Are Chromebooks or laptops better?
Chromebooks are more powerful and versatile than ever, especially as Google refines Chrome OS to work better with full-size devices. Traditional laptops running Windows or macOS are also more efficient and affordable than in the past. With both types of devices making significant strides in recent years, it’s a good question which is best for you.
If you do a lot of work on the internet and don’t use many resource-intensive apps, a Chromebook provides the convenience and functionality you need. But if you run a lot of CPU-heavy or Windows-specific programs, consider a full-featured laptop.
Unlike when they first came out, today’s Chromebooks are versatile and easy to use. They’re designed around Chrome OS, which is related to the Android operating system but refined to work better with large devices such as tablets and laptops.
Chrome OS’s biggest upside is that it requires significantly less processing power than Windows or macOS. Because of that, Chromebooks generally have far less powerful components while offering a similarly smooth user experience to full-fledged laptops. Even a modestly equipped Chromebook can perform day-to-day tasks with little to no frustration or slowdowns.
- Low prices: Affordability is one of the calling cards of most Chromebooks. You can get your hands on one that’s both highly portable and relatively powerful without spending a fortune.
- Great for students: Due to their low cost, small size and relative durability, Chromebooks are perfect for all school levels. In fact, schools that provide students with their own laptops almost always do so in the form of Chromebooks.
- User-friendly experience: Taking a cue from Android OS, Chromebooks offer a streamlined experience, including configuration, updating and general use. Unlike Windows, you’ll only rarely find yourself trying to navigate obscure settings or software bugs.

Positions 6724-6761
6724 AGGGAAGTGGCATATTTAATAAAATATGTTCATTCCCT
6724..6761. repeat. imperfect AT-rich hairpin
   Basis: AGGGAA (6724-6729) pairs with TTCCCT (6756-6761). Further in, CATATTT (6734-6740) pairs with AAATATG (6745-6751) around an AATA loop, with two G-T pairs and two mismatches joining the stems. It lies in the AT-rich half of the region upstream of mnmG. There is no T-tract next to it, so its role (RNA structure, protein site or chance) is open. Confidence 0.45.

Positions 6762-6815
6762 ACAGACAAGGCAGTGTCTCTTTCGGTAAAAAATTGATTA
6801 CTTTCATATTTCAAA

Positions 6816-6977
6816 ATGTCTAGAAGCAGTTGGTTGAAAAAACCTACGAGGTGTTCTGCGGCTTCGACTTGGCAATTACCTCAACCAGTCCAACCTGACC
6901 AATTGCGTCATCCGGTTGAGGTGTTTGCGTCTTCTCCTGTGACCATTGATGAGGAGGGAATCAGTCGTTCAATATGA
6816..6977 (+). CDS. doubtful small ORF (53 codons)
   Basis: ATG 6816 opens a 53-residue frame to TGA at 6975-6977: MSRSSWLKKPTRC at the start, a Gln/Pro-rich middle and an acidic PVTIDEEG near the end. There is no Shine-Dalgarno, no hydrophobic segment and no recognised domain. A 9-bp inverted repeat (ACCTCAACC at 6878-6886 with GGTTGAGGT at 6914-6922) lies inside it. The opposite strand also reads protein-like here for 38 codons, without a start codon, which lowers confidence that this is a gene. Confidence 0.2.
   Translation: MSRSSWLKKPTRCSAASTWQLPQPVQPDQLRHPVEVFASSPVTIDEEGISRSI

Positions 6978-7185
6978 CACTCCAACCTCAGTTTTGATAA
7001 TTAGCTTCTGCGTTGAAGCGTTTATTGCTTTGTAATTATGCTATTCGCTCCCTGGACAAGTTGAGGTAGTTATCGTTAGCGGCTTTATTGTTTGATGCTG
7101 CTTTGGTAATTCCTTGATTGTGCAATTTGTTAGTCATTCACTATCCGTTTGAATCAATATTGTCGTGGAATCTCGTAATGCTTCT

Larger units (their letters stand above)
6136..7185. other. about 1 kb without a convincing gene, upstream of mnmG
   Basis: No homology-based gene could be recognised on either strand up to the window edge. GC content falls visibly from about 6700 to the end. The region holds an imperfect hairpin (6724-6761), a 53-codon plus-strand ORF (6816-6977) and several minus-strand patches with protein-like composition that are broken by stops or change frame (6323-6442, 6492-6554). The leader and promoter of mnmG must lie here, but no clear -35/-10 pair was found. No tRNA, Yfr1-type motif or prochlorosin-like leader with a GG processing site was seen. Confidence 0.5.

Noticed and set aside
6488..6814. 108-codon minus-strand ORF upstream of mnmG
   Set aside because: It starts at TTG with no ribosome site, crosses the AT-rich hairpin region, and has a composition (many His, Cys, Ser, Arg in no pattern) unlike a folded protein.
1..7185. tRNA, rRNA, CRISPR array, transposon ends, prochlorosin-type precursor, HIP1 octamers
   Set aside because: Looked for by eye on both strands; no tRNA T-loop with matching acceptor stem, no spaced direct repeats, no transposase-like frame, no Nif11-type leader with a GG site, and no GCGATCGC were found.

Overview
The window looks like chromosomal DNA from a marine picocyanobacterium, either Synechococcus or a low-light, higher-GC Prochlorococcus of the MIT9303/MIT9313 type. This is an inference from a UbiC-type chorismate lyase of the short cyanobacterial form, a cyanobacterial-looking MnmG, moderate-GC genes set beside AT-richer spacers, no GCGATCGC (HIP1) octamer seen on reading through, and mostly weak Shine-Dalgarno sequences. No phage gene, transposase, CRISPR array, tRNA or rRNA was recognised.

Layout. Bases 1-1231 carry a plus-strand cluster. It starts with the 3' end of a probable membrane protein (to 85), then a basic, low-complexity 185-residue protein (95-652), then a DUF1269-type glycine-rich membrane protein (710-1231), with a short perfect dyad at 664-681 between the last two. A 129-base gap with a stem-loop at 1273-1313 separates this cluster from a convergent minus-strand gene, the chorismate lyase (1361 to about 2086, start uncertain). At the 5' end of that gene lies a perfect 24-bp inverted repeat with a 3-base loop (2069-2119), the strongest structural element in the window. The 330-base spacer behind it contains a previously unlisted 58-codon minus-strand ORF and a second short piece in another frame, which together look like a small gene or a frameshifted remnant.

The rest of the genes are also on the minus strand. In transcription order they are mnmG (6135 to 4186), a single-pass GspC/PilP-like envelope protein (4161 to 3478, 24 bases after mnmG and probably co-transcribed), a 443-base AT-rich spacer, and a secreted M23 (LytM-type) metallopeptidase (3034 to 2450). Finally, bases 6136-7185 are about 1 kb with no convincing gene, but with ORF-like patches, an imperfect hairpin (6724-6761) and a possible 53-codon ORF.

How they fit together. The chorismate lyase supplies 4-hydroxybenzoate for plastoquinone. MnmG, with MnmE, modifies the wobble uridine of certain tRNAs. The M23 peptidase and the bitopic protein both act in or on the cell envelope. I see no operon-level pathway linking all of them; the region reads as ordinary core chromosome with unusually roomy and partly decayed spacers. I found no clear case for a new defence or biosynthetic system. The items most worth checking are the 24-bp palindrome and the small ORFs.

- Above-average security: You’ll install far less software on a Chromebook than on other laptops. The average user also won’t have the same access to critical system files on Chrome OS. Those two factors make Chromebooks notably more secure than other laptops during everyday use.
- Somewhat limited software selection: For the most part, Chromebooks are limited to apps found on the Google Play Store. That’s not a huge drawback, as there’s a good and ever-increasing selection found there. But it’s worth noting that some popular programs aren’t compatible with Chrome OS.
- Restricted performance: While you can find Chromebooks equipped with premium hardware, Chrome OS and its app selection won’t usually take full advantage. For example, Chromebooks aren’t powerful enough to support modern, graphics-intensive games or demanding software such as Photoshop.
- Below-average connectivity: Most Chromebooks don’t have a bevy of ports to use to connect devices. For example, laptops usually have more USB ports and are far more likely to have an HDMI output.
The hardware inside this one is nearly as powerful as what most true laptops have. It also boasts a high resolution and 3:2 aspect ratio, making it significantly easier to get work done.
Sold by Acer
Arguably the most portable Chromebook ever, almost nothing competes with the size, weight and convenience of this detachable 2-in-1 Chrome OS tablet.
Sold by Lenovo